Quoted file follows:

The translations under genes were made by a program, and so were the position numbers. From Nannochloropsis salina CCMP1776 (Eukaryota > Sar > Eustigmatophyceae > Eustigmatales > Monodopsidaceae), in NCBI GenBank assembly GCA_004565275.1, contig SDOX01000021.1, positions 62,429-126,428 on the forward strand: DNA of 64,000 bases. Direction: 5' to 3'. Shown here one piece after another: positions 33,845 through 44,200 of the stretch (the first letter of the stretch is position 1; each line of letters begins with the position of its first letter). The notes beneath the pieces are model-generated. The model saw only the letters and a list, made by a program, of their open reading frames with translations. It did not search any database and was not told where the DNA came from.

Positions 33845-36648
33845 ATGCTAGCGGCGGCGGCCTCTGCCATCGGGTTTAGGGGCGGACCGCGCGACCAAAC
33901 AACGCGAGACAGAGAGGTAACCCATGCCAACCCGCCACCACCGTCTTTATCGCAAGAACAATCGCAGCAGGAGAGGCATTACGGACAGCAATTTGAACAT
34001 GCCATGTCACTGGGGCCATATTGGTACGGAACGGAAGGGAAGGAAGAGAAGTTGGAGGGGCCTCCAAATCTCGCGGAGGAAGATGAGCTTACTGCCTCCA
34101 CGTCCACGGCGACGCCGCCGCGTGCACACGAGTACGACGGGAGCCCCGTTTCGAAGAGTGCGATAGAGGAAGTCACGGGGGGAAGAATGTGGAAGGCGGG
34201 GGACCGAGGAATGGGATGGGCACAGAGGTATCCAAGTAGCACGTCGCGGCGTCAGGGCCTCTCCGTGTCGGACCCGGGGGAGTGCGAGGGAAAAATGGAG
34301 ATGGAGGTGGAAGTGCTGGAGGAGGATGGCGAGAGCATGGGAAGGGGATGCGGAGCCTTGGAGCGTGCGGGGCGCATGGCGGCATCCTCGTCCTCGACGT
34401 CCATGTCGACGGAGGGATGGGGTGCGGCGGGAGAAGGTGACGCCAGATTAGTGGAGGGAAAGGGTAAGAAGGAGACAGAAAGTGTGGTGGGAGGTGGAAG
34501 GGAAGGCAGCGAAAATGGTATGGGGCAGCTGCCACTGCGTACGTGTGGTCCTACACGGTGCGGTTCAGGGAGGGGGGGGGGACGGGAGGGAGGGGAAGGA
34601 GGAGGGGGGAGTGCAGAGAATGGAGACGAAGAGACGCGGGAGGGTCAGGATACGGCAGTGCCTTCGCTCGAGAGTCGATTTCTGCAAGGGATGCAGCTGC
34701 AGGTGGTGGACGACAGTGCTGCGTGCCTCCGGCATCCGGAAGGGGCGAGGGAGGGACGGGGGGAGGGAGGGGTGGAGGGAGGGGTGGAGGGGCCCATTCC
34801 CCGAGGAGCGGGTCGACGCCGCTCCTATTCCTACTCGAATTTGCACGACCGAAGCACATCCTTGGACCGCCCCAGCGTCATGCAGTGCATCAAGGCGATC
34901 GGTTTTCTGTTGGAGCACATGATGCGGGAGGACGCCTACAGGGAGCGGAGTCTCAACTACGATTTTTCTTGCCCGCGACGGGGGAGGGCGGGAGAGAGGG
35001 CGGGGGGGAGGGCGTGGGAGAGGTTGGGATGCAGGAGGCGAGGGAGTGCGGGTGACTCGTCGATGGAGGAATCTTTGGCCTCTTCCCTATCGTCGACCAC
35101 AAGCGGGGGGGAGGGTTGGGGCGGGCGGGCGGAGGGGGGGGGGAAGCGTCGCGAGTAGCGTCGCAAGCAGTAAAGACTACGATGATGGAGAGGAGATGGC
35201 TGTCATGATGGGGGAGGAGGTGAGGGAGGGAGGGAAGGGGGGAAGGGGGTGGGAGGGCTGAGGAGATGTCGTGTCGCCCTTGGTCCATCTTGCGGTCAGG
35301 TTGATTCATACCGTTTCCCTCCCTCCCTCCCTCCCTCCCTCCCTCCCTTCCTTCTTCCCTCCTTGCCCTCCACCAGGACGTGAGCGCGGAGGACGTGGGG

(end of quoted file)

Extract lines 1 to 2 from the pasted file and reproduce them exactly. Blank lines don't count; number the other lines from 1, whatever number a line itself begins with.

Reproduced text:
The translations under genes were made by a program, and so were the position numbers. From Nannochloropsis salina CCMP1776 (Eukaryota > Sar > Eustigmatophyceae > Eustigmatales > Monodopsidaceae), in NCBI GenBank assembly GCA_004565275.1, contig SDOX01000021.1, positions 62,429-126,428 on the forward strand: DNA of 64,000 bases. Direction: 5' to 3'. Shown here one piece after another: positions 33,845 through 44,200 of the stretch (the first letter of the stretch is position 1; each line of letters begins with the position of its first letter). The notes beneath the pieces are model-generated. The model saw only the letters and a list, made by a program, of their open reading frames with translations. It did not search any database and was not told where the DNA came from.

Positions 33845-36648